Airline charging boarding pass fee

Airline charging boarding pass fee


By A. Pawlowski

The extensive menu of airline fees is growing again — at least at one low-cost carrier.

Florida-based Spirit Airlines has announced it will charge a $5 fee for passengers who ask an agent to print their boarding pass at the airport.

You can bypass the fee by checking in online and printing your own boarding pass, or by checking in at an airport kiosk — for now. (Starting next summer, boarding passes at airport kiosks will cost $1.)

The new policy applies to all domestic and international flights booked on or after Tuesday for travel on November 1, 2011, and beyond. At the same time, Spirit says it is lowering fares on all nonstop flights by $5 each way.

It’s the first U.S. carrier to charge a boarding pass fee. In Europe, Irish-based low-cost airline Ryanair has a similar, though more expensive, policy.

Spirit is just listening to its customers, it said. In a survey, most told the carrier that they preferred lower fares in exchange for checking in online.

Airlines rank lowest in customer satisfaction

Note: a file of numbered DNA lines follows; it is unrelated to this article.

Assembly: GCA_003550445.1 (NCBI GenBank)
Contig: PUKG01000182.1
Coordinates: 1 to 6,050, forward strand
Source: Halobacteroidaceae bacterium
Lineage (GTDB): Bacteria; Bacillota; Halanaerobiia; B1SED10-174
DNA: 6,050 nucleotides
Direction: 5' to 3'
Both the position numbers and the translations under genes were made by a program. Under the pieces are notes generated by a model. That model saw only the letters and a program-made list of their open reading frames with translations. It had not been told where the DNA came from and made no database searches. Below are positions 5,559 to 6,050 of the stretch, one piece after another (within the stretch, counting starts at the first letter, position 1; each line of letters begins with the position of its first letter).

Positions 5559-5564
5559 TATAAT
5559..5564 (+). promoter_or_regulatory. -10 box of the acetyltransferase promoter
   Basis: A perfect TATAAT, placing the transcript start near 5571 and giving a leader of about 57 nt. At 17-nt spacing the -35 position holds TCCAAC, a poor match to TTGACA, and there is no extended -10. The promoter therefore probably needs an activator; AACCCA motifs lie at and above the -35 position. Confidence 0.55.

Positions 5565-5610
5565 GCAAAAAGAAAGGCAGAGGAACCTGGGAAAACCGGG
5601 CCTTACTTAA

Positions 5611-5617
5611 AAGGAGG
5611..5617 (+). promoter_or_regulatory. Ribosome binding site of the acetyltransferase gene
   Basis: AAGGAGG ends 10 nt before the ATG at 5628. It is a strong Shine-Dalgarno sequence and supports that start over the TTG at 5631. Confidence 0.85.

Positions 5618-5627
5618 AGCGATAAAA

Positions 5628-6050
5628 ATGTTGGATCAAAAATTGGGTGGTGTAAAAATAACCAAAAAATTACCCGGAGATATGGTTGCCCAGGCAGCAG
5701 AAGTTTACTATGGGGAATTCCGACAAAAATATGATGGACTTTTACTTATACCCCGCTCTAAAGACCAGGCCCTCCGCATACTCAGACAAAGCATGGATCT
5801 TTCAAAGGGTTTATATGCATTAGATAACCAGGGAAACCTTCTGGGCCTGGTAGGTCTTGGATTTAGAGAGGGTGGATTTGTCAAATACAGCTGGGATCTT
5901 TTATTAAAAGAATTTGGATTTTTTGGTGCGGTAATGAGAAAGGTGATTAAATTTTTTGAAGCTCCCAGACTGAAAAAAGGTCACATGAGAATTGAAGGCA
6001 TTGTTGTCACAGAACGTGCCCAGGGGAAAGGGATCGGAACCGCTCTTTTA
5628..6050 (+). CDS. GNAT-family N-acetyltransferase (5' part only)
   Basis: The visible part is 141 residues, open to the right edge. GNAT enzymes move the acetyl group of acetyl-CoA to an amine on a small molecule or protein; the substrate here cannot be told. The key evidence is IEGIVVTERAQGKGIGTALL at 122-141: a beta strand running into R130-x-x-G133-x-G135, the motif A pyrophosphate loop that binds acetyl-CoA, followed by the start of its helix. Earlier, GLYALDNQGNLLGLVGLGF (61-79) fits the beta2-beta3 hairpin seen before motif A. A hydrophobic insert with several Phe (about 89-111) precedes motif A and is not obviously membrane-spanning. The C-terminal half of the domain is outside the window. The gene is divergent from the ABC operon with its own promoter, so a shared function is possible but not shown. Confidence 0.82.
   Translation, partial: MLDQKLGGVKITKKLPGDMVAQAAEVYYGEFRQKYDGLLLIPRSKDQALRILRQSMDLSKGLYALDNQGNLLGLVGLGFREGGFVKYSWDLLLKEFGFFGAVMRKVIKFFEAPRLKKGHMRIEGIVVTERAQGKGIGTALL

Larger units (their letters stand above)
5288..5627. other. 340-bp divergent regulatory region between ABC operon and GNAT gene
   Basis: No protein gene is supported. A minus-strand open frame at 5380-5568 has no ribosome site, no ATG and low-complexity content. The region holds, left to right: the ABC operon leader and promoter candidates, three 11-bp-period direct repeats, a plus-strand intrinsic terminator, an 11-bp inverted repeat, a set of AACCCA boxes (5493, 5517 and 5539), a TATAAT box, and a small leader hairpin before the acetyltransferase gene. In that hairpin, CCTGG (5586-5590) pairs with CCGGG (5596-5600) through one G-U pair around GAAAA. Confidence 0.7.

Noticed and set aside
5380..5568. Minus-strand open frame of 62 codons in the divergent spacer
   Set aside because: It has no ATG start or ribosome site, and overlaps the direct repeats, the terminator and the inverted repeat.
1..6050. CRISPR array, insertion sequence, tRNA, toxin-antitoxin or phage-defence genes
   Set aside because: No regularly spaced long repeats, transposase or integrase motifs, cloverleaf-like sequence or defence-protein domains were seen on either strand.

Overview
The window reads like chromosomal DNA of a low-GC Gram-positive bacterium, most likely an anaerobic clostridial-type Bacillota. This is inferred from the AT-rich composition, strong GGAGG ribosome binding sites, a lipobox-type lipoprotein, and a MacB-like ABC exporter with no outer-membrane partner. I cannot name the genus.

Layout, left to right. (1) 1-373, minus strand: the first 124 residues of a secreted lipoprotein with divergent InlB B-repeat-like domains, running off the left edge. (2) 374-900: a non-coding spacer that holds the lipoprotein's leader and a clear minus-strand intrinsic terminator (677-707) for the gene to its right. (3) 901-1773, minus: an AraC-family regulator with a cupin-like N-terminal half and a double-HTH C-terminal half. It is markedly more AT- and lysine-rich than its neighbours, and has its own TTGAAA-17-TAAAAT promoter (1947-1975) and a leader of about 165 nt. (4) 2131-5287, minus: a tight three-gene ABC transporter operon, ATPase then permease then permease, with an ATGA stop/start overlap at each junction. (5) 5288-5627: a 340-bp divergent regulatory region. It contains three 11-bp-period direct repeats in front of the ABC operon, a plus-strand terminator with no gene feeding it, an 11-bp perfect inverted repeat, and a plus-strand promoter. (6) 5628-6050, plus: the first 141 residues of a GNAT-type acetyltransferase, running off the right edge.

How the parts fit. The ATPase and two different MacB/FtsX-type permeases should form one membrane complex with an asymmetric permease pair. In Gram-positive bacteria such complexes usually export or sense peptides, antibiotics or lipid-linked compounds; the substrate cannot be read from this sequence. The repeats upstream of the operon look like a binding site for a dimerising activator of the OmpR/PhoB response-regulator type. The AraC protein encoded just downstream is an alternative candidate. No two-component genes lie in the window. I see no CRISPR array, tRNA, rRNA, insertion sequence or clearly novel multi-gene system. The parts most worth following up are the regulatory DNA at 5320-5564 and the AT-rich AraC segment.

“We want to give [passengers] the ability to choose the extras they want without forcing them to pay for add-ons they don’t want or need,” Ben Baldanza, the president and CEO of Spirit, said in a statement.

“By lowering the fare for everyone and then charging only those who choose for us to print their boarding pass, we let the customer decide. It’s all about consumer choice.”

Spirit is used to being in the news for its fees and advertising campaigns.

Last year, the airline became the first carrier in the United States to implement a fee for carry-ons. In March, it added fees for travelers who wait to pay for carry-on or checked luggage within 24 hours of departure.

Spirit proudly calls itself “the unbundling leader in the industry,” offering low base fares and charging fees for any extra service.

It’s also an aggressive marketer and often stirs controversy with its flight promotions, such as the recent “Weiner Sale” during the sexting scandal involving former Congressman Anthony Weiner.


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